Why are people terrified of rejection? The level of fear and intensity of rejection depends on the situation and specific desirable outcome. For instance, asking someone out on a date creates a greater fear of rejection than calling the video store to check if “Forgetting Sarah Marshall” is available for rental. Silly comparison maybe, but the point is that while some situations are obviously harder than others to step out on a ledge, how will you ever get what you want without asking?
My friend, the ballsy intern
Think for a second about who’s considered powerful in the work place. Supervisors, Directors, and C-Suite individuals top the list. Interns fall towards the bottom of the power ranking, so its easy to understand why most interns lay low, work extremely hard, and stay clear of asking questions that shake up or change how their organization has historically functioned. Step in my friend, Kylie.
Kylie is a Human Resources intern with German software giant, SAP. She works here in the states in one of SAP’s Pennsylvania offices. For as long as I’ve been friends with her (over a year or so), Kylie has worked for SAP supporting their Human Resources Business Partners (HRBPs) in a strategic intern role. A month ago, Kylie noticed an open internship position that was similar to her job, but located at SAP headquarters in Germany across the globe. Realizing international HR/business experience would be incredible, she immediately pursued the opportunity.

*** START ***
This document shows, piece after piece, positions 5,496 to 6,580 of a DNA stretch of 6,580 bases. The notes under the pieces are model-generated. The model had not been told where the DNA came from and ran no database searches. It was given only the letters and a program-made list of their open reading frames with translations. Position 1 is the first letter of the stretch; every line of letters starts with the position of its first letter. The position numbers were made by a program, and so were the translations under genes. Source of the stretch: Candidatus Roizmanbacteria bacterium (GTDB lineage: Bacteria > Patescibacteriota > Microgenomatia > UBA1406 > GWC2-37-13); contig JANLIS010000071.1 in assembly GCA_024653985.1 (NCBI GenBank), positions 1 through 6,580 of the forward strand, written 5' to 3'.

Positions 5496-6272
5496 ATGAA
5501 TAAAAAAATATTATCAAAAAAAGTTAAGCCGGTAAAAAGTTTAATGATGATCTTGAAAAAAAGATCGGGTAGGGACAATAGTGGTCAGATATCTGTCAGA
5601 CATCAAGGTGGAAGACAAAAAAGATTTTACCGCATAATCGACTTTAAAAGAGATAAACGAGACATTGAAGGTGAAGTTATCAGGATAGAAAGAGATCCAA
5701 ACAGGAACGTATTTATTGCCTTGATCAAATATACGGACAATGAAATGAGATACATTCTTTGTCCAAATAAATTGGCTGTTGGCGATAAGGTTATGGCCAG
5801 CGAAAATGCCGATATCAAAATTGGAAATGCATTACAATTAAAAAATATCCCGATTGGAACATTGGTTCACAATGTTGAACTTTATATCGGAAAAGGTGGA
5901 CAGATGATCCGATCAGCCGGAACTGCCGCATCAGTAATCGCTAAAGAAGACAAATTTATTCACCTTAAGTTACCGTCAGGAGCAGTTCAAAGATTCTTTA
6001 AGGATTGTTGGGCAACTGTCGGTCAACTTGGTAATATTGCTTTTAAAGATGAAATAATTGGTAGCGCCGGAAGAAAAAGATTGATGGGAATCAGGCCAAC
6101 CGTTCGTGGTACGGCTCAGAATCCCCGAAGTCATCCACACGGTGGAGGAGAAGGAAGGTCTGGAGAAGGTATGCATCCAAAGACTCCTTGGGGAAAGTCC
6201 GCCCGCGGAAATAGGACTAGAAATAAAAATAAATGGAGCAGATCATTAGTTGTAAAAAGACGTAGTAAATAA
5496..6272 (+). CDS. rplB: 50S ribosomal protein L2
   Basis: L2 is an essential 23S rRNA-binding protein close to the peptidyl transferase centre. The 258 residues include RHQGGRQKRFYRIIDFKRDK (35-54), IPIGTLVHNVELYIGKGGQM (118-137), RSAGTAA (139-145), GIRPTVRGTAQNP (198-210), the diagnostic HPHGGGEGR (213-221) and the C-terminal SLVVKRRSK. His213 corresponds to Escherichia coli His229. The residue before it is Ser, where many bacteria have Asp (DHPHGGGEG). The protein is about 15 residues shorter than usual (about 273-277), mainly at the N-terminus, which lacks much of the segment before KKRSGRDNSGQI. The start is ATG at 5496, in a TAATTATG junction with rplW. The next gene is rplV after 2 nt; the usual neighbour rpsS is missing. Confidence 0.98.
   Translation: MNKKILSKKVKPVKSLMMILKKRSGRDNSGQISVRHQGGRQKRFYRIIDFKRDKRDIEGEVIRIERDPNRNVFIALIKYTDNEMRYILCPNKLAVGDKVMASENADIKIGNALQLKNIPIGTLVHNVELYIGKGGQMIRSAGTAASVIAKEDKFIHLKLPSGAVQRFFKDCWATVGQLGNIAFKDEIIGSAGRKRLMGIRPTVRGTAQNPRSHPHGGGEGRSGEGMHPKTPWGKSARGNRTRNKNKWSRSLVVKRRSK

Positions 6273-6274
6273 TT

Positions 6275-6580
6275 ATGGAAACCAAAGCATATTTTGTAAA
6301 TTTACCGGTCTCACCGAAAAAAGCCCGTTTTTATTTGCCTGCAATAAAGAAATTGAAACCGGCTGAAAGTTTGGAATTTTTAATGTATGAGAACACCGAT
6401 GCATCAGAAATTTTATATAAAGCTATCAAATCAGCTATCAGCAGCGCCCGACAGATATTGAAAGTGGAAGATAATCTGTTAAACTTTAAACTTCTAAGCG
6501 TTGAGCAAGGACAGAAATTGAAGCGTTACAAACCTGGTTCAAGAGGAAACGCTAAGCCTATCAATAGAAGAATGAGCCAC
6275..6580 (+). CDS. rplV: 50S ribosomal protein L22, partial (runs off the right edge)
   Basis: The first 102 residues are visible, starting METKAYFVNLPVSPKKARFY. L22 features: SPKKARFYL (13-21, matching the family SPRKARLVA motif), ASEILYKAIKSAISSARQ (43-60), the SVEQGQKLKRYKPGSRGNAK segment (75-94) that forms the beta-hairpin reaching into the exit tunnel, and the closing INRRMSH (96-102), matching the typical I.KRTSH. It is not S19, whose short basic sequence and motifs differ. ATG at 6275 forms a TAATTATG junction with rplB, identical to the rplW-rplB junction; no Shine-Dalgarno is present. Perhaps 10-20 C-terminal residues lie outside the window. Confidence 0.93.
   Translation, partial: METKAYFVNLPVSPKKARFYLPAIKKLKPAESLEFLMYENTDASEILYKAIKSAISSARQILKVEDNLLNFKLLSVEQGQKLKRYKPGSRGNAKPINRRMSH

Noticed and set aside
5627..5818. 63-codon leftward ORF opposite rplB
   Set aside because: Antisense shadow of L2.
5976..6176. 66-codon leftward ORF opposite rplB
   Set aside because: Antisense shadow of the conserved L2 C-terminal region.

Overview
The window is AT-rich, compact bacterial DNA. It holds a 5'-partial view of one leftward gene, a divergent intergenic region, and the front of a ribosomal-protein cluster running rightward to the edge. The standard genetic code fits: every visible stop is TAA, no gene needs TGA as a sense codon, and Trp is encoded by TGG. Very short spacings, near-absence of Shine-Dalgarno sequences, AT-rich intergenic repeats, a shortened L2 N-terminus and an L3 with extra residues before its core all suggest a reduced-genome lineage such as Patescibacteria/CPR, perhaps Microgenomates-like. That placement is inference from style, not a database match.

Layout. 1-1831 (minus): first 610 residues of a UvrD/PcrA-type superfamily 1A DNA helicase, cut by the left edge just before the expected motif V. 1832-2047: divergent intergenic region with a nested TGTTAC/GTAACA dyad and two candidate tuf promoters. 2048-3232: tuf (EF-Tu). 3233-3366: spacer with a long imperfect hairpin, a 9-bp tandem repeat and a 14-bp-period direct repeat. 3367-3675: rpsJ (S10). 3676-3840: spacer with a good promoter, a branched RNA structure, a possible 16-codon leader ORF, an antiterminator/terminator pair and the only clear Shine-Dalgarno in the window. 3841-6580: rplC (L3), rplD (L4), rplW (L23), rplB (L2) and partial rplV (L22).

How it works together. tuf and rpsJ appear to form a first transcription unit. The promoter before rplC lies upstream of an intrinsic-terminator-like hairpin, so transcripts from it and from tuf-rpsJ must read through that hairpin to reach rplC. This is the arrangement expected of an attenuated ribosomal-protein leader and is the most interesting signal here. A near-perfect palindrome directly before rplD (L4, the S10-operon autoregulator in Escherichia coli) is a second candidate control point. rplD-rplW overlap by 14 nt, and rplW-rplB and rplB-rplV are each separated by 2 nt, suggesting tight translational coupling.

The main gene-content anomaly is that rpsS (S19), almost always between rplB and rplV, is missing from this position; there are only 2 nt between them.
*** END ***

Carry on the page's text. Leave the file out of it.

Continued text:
Kylie quickly found out the following:
- An intern based in the US had never been sent to another country
- Everyone (both in her current office and in Germany) loved the idea
- SAP was sending her to Germany!
Starting in January, Kylie will spend 6 months drinking German beer, making German friends, speaking German, and learning how international HR/Business is conducted. All she did was ask a question.
When you fall off the horse…
Sometimes you’ll hear no, it’s bound to happen. In asking for a raise or promotion, hearing no means your next question is to ask what must be done to be given the promotion/raise. In asking a girl/guy on a date, hearing no means it’s time to ask someone else. When asking if you can transfer to your organizations German office like Kylie, no might mean to find another job. My point here Corn Heads is that “no” isn’t the end, it simply means work harder, try again, and/or reassess yourself.
Do you have a story similar to Kylie’s? Have you been afraid of rejection and forced yourself to go for it?